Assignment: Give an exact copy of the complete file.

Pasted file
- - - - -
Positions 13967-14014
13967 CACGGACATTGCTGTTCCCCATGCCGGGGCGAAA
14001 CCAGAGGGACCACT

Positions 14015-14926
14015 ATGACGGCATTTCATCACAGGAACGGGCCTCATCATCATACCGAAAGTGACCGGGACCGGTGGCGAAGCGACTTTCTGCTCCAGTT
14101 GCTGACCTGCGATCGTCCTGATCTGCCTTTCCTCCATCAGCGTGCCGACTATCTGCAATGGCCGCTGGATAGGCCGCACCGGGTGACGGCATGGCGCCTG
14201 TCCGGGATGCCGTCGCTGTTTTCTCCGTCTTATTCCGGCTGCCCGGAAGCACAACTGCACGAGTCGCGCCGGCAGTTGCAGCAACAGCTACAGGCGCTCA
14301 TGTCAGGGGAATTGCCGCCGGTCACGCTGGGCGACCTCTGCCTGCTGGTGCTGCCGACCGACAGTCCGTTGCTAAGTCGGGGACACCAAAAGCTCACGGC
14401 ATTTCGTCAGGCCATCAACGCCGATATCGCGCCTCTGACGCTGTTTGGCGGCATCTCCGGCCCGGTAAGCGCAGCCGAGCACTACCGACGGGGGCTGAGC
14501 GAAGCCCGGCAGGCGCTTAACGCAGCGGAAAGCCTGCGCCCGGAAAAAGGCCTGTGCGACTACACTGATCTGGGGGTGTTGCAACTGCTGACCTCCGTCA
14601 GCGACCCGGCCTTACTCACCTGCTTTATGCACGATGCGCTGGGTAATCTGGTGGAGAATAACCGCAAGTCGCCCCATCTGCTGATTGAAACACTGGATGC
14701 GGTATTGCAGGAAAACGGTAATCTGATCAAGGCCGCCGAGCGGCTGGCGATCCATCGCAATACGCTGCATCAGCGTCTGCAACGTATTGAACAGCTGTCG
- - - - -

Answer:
Positions 13967-14014
13967 CACGGACATTGCTGTTCCCCATGCCGGGGCGAAA
14001 CCAGAGGGACCACT

Positions 14015-14926
14015 ATGACGGCATTTCATCACAGGAACGGGCCTCATCATCATACCGAAAGTGACCGGGACCGGTGGCGAAGCGACTTTCTGCTCCAGTT
14101 GCTGACCTGCGATCGTCCTGATCTGCCTTTCCTCCATCAGCGTGCCGACTATCTGCAATGGCCGCTGGATAGGCCGCACCGGGTGACGGCATGGCGCCTG
14201 TCCGGGATGCCGTCGCTGTTTTCTCCGTCTTATTCCGGCTGCCCGGAAGCACAACTGCACGAGTCGCGCCGGCAGTTGCAGCAACAGCTACAGGCGCTCA
14301 TGTCAGGGGAATTGCCGCCGGTCACGCTGGGCGACCTCTGCCTGCTGGTGCTGCCGACCGACAGTCCGTTGCTAAGTCGGGGACACCAAAAGCTCACGGC
14401 ATTTCGTCAGGCCATCAACGCCGATATCGCGCCTCTGACGCTGTTTGGCGGCATCTCCGGCCCGGTAAGCGCAGCCGAGCACTACCGACGGGGGCTGAGC
14501 GAAGCCCGGCAGGCGCTTAACGCAGCGGAAAGCCTGCGCCCGGAAAAAGGCCTGTGCGACTACACTGATCTGGGGGTGTTGCAACTGCTGACCTCCGTCA
14601 GCGACCCGGCCTTACTCACCTGCTTTATGCACGATGCGCTGGGTAATCTGGTGGAGAATAACCGCAAGTCGCCCCATCTGCTGATTGAAACACTGGATGC
14701 GGTATTGCAGGAAAACGGTAATCTGATCAAGGCCGCCGAGCGGCTGGCGATCCATCGCAATACGCTGCATCAGCGTCTGCAACGTATTGAACAGCTGTCG